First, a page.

Andrea Hicks’ initial impressions of Narvie J. Harris Traditional Theme School were not good ones.
Hicks, who was 6 when she entered the school in 1999 as a first-grader, found the building’s gray walls depressing. In her previous schools, both public and private, students were greeted by colorful murals and student-produced drawings.
At Narvie Harris, students wore uniforms, walked the hallways in single-file lines and sported basic haircuts or styles. “Everyone looked almost exactly alike,” said Hicks, now 26 and a logistics account manager for a Fortune 500 company. “I didn’t know what the inside of a prison looked like as a first-grader, but I imagined Narvie as one.
“At the end of the day, I was shocked by the rules but I was okay with them because I was in the best public school in south DeKalb.”
The school, one of seven “Traditional Theme Schools” in the DeKalb County School District, began in 1996, offering some flexibility to the traditional curriculum and requirements in the hope of a better academic experience for students. The schools place higher academic expectations on students and restrict what they can wear and their hairstyles, while requiring volunteer hours from parents. They are for students in the school’s neighborhood.
Narvie Jordan Harris was the first black woman, and first living person, to have a school named after her in DeKalb County. Harris, who died in 2009, called herself the “first colored superintendent in the DeKalb County School System.”
Her namesake made news recently for hairstyle restrictions after a photo was shared more than 10,000 times on social media. It showed several pictures on a poster board of young black boys and girls with Mohawks, designs cut into their hair and braids with various colorful barrettes. All were deemed inappropriate at the school.
District officials declined to comment or allow access to school officials for this story. After the hair picture went viral, however, Regional Superintendent Sean Tartt, a former Narvie Harris principal, said this about the theme schools, through a district spokesperson:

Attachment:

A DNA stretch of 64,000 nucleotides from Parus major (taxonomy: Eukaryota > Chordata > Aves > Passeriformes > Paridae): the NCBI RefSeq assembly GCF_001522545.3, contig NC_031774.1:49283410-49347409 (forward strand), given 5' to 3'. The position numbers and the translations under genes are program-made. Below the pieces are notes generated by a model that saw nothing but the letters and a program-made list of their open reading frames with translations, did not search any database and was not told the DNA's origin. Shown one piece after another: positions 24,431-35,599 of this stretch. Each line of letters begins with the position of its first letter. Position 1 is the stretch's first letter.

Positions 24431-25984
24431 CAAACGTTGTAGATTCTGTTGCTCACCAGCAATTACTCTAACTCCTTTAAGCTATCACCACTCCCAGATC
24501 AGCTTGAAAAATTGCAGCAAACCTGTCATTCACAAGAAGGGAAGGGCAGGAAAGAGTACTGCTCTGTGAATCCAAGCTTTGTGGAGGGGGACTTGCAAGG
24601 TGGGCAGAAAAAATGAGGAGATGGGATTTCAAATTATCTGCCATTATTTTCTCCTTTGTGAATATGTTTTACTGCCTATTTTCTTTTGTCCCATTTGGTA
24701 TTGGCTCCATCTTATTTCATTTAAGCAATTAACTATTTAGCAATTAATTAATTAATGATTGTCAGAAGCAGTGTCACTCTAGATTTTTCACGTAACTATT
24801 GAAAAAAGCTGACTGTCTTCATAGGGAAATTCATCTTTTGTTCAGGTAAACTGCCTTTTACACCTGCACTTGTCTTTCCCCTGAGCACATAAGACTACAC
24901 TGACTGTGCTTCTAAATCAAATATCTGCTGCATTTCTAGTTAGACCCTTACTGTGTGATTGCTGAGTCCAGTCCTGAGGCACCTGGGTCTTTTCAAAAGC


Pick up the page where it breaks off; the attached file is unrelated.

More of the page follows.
“Theme schools throughout the district based on their community have different criteria, etiquette, ethnic diversity, tenants, and expectations for students. Parent councils, community groups and school leaders continually develop rules to maintain these expectations and ensure a healthy, positive and high-standard learning environment.”
Parents said the payoffs for adhering to the rules are what keep them salivating over the chance to get their children into the prestigious programs. The theme schools are among the district’s high performers on standardized tests, students often learn a second language, and many have gone on to Ivy League schools.
“Back then,” Hick said, “our parents had to take turns camping out in front of the school in order to get (us) registered.”
The theme schools, and other choice programs like it, have drawn criticism for pulling involved parents and star students from their regular neighborhood schools. On the 2019 Georgia Milestones End-Of-Grade tests, nearly two-thirds of Narvie Harris third-grade students scored proficient or better. At nearby Chapel Hill Elementary School, which is in the same student attendance zone as Narvie Harris, fewer than 15 percent of students were proficient or higher. District leaders over the years have pushed traditional schools to look at becoming theme schools, or to at least adopt some theme school practices. “The theme school model continues to reflect academic excellence, sculpts the total child, and leaves a positive impression,” Tartt said.
Unlike choice school counterparts — including magnet programs — the district’s traditional theme schools cater largely to students of color. At Narvie Harris, 98 percent of the students are black. The schools’ communities were involved in creating them, said Melvin Johnson, who recently retired from the DeKalb County Board of Education and worked in the district’s administration when the theme schools were developed.
“It was a buy-in from everyone who attended that school,” he said. “When it was originated, the community decided what they wanted. It was a process.”
When the conversation erupted over the picture of the hairstyles, some parents from the school voiced their displeasure with the rules, saying they squelched student creativity. Johnson said attending a traditional theme school — and adhering to its rules — was a sacrifice students and parents were making to attend, signing contracts that obliged them to following those rules.
Hicks, who attended the school four years, agreed, adding the long-term benefits far outweighed her disappointment with basic wall colors.
“Looking back now, I noticed that my peers who came from the theme schools and private school have done well for themselves,” she said. “Some of my friends who attended the theme school have gone to Ivy League schools. Myself and others that attended private school and theme schools have gone on to become doctors, engineers, teachers, and other high-level jobs in the private sector.
“Parents who disagree with the rules are free to enroll their children at the neighborhood school.”
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